It cannot be overemphasized that the Jonathan presidency cost the Igbos at least, eight years in the political negotiation table, and should the Igbos not plan well with present political realities, chances are that we may lose a further sixteen years without an Igbo man or woman sitting on the Nigerian presidential seat. Some politicians from other parts of the country are already throwing cheap baits to us, with the intention to distract us from what is realistic or to use us as poitical pawns for a war that we will benefit nothing from.

Ex-president Olusegun Obasanjo’s influence and knowledge in the Nigerian political game cannot be taken for granted. While this influence has been used some times to the benefit of ordinary Nigerians, we cannot also take it for granted that the retired Army general is a wily politician who does not get into any political game, except he has something personal to benefit. Obasanjo is not the kind of politician to love the Igbos more than the Igbos can love themselves and certainly not the man whose words can be taken on the face value, especially, when transfer of power and the games that accompany it, is the issue.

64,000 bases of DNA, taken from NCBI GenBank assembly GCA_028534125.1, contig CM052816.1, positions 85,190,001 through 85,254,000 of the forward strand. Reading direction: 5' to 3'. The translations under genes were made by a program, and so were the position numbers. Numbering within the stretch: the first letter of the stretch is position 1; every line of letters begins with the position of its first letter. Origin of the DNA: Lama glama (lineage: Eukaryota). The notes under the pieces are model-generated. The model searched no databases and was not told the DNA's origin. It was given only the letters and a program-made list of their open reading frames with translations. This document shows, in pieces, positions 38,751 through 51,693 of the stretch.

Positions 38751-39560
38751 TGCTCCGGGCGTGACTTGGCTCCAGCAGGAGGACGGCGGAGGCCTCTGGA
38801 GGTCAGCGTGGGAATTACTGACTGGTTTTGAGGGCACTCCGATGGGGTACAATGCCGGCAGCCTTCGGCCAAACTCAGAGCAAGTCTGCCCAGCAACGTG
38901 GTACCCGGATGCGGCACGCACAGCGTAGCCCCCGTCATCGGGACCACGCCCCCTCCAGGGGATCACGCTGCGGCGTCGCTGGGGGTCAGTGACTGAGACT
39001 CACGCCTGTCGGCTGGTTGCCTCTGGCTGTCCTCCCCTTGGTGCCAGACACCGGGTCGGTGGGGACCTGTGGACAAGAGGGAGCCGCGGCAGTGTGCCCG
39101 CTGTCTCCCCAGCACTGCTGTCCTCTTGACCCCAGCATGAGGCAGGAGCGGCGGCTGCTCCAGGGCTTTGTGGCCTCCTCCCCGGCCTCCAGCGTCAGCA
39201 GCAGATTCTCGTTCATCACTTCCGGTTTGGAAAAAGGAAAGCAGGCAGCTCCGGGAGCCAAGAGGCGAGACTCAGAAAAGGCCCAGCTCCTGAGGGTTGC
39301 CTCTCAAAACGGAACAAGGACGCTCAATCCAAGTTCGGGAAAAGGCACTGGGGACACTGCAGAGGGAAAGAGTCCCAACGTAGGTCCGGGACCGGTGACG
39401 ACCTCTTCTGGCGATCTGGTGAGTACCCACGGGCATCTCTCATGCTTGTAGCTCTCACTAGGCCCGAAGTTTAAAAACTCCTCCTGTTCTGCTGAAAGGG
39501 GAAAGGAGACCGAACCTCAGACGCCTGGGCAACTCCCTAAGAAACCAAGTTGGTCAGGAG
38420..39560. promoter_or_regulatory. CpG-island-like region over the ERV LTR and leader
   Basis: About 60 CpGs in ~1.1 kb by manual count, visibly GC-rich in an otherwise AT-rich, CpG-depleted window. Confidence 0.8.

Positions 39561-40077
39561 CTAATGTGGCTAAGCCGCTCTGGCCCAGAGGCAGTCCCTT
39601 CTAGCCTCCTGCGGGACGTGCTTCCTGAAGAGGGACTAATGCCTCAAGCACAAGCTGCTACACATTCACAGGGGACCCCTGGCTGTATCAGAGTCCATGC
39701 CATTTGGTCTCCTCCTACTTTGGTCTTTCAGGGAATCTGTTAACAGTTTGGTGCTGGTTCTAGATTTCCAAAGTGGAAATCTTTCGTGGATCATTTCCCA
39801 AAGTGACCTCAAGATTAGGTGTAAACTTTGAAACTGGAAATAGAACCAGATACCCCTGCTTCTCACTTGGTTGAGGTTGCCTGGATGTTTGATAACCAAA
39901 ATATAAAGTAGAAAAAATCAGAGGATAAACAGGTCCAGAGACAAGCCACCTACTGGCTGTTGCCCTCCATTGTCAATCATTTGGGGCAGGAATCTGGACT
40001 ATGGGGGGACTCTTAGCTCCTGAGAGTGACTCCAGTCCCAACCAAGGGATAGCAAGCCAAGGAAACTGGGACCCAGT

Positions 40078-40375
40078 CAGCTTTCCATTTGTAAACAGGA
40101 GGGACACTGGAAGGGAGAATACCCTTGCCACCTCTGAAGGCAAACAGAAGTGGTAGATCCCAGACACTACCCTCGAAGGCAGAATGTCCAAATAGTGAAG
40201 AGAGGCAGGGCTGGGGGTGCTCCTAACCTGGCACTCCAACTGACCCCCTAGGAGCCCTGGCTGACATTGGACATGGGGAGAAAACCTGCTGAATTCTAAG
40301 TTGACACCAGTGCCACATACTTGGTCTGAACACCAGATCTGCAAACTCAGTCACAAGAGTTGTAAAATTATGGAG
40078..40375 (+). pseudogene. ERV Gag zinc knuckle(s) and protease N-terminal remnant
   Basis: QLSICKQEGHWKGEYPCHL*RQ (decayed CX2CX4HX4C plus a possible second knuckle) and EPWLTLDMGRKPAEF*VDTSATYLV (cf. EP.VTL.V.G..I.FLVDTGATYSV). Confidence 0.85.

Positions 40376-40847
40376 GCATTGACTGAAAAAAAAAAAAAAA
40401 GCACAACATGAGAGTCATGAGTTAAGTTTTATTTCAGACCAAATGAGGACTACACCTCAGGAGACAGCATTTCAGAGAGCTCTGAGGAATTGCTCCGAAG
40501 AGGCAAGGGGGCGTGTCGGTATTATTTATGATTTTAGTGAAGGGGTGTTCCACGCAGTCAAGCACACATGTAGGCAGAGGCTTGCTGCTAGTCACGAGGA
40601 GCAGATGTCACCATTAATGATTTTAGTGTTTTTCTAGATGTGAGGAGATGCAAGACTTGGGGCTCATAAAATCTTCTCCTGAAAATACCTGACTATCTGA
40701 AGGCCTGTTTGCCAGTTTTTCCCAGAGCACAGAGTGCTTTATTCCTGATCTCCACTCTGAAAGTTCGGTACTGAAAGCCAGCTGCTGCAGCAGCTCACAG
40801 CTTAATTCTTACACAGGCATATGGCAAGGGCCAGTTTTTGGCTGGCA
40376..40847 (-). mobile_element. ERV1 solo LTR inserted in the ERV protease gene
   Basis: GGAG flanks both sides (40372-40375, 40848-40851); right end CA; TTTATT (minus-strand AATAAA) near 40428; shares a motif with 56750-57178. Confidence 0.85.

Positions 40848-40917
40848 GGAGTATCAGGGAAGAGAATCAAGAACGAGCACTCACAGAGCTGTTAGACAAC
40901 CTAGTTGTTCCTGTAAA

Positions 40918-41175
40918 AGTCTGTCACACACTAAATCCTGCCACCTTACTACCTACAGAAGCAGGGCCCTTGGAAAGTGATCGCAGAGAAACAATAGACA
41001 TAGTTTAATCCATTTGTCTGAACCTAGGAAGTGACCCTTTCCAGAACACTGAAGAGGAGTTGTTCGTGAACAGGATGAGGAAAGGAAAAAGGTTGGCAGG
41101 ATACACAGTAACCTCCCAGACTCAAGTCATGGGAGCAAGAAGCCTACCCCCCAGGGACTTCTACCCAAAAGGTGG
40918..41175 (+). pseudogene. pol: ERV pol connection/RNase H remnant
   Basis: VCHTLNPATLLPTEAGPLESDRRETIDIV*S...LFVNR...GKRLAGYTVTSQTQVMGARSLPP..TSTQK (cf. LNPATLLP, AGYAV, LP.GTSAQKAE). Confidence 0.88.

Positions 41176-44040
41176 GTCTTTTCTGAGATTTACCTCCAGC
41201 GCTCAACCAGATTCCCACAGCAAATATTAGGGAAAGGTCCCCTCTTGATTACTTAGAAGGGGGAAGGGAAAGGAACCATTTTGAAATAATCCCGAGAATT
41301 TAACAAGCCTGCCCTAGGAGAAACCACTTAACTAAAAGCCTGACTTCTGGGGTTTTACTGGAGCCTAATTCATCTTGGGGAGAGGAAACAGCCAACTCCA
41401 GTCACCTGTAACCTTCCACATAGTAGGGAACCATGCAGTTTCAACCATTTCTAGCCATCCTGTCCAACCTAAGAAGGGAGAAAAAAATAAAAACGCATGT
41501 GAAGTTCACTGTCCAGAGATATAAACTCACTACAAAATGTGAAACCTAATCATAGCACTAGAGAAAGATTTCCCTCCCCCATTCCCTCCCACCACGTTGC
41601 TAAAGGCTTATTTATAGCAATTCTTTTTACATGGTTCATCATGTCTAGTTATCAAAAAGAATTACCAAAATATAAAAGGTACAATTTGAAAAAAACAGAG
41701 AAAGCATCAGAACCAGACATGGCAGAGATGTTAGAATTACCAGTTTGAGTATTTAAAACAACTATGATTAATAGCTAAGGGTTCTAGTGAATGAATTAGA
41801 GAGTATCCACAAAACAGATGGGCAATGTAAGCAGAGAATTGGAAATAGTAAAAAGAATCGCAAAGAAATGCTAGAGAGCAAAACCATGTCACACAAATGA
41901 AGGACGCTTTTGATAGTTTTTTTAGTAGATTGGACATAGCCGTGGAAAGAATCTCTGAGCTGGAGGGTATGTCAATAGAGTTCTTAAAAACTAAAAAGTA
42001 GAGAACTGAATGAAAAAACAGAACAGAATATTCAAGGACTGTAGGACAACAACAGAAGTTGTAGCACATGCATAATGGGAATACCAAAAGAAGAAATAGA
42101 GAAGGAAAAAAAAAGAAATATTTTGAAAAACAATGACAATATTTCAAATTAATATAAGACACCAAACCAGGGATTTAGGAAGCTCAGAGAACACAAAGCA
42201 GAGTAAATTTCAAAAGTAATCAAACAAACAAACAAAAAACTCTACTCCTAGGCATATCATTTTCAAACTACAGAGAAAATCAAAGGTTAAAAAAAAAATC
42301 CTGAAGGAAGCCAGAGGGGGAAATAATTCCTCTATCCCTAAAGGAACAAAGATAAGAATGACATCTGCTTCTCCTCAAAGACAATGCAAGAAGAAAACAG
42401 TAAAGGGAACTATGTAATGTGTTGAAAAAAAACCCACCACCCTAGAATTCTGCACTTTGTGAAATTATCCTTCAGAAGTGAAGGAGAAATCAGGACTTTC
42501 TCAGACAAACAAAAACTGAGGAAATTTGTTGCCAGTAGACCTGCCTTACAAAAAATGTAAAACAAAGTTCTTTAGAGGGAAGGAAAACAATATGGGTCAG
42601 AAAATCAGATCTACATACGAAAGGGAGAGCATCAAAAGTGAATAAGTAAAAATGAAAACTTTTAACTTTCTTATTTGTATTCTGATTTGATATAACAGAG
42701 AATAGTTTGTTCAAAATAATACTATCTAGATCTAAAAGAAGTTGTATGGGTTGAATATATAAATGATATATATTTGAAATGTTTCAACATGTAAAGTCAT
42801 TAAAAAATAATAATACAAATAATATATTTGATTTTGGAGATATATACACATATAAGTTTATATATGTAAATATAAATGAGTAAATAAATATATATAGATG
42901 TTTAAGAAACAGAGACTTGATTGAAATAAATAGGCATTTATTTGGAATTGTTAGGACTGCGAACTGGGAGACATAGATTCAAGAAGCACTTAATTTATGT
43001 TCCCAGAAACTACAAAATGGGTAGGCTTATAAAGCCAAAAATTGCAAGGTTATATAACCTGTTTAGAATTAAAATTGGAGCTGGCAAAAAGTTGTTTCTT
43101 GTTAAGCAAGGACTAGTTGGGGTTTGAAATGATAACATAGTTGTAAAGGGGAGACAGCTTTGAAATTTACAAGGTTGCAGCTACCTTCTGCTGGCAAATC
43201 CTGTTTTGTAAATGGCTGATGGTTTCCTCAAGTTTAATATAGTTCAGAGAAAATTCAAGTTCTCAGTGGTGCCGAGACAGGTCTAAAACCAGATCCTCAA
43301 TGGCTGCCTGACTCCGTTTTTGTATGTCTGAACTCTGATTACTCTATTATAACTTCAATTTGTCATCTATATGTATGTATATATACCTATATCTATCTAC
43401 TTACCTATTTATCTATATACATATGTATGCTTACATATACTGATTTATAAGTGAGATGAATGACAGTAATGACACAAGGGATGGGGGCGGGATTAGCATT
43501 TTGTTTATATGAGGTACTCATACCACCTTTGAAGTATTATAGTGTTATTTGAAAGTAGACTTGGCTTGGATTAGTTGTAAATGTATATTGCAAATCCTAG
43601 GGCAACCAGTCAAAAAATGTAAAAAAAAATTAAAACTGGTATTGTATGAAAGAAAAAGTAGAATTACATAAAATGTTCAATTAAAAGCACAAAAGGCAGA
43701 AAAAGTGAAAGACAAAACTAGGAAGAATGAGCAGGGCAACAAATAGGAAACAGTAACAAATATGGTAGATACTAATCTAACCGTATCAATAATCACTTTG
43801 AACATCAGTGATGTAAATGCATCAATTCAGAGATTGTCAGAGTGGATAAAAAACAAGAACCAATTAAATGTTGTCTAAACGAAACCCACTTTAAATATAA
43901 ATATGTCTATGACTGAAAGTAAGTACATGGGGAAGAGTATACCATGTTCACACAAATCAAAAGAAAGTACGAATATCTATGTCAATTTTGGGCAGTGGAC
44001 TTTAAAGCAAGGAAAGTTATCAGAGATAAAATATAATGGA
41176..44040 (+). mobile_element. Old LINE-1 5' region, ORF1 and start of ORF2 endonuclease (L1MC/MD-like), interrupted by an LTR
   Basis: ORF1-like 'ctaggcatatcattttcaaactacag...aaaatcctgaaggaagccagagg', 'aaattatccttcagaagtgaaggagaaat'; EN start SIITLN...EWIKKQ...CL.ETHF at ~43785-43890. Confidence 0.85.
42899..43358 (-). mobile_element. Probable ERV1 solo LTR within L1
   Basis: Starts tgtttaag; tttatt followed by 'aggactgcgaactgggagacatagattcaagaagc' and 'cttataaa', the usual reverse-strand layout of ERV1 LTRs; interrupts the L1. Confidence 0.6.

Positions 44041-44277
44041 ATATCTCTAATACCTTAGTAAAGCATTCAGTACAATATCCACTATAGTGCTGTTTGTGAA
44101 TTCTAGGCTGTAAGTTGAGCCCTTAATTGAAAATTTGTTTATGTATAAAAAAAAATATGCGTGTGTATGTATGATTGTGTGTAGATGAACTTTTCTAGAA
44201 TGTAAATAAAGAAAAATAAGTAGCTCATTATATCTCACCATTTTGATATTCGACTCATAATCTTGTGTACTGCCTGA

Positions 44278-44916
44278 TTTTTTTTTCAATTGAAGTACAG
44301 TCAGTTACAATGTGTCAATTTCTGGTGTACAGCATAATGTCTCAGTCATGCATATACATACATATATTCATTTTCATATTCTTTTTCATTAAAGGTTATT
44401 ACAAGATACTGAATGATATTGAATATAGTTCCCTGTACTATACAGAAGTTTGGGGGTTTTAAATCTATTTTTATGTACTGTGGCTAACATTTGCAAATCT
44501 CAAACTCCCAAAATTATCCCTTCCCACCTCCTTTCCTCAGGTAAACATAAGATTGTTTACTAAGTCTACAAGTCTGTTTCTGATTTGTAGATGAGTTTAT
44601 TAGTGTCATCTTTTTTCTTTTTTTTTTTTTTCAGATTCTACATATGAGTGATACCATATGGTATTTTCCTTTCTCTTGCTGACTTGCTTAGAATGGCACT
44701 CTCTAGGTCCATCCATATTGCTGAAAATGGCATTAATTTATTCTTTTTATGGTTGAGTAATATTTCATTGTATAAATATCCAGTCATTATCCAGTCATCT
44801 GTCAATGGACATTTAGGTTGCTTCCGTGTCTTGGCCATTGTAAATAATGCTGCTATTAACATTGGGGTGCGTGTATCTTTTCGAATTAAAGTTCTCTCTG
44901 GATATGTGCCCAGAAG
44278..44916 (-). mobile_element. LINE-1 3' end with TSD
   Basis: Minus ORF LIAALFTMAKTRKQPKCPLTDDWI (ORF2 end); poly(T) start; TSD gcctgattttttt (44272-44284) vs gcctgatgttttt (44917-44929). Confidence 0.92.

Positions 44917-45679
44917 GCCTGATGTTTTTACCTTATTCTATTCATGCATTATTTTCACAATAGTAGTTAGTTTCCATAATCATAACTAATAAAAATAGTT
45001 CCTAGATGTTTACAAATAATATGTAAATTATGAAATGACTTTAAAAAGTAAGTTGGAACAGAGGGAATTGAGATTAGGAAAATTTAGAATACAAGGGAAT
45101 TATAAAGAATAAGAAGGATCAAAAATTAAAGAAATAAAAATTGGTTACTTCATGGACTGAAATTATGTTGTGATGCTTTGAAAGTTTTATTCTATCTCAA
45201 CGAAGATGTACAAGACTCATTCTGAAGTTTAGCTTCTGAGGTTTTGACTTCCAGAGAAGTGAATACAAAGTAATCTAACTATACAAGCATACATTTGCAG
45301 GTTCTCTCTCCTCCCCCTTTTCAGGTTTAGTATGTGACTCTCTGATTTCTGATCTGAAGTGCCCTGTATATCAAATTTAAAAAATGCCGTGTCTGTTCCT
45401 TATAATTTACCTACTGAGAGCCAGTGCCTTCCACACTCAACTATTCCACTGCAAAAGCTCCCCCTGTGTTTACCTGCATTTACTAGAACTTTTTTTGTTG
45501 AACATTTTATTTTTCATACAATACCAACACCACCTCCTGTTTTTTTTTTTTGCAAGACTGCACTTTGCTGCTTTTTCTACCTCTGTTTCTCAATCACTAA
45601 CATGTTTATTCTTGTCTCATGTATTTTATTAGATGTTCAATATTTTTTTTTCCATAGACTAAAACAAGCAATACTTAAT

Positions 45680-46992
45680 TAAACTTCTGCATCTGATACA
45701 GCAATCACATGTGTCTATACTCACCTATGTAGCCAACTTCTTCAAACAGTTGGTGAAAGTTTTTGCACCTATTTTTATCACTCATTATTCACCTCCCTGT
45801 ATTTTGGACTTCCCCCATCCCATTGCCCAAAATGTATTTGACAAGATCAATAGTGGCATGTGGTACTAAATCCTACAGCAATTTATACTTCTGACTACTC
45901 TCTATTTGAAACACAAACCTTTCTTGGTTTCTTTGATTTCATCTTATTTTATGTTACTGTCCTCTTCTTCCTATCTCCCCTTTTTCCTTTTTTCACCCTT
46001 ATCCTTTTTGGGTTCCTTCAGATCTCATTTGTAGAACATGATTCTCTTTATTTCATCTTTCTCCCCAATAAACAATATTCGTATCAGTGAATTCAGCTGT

Some of the reactions that have trailed Governor Okorocha’s proposal that the Igbos forget about the presidency till 2023 have mostly come from two classes of individuals; those who do not truly understand the intricacies of Nigeria’s politics and power play and those who understand but feel that since they are not positioned to personally benefit from such reality, they should play spoilers. The latter set of commentators clearly understand that Governor Okorocha’s idea is the best for the collective interest of the Igbos’, but have decided to disagree because they cannot come to terms with the reality of Rochas positioning himself to be President. They fail to understand that while Okorocha remains one of Nigeria’s most qualified for the presidency, there is no law at present nor will there be any law in 2023 or at any time prohibiting other Igbos or even Nigerian interested in vying for the presidency. The reality is that the Imo governor is being selfless by proffering the 2023 idea, as he might have a better chance of running in 2019, than he will have in 2023. All over the world, running for an election while in office, especially in an executive office, confers some special advantages to the candidate, than when running from outside office.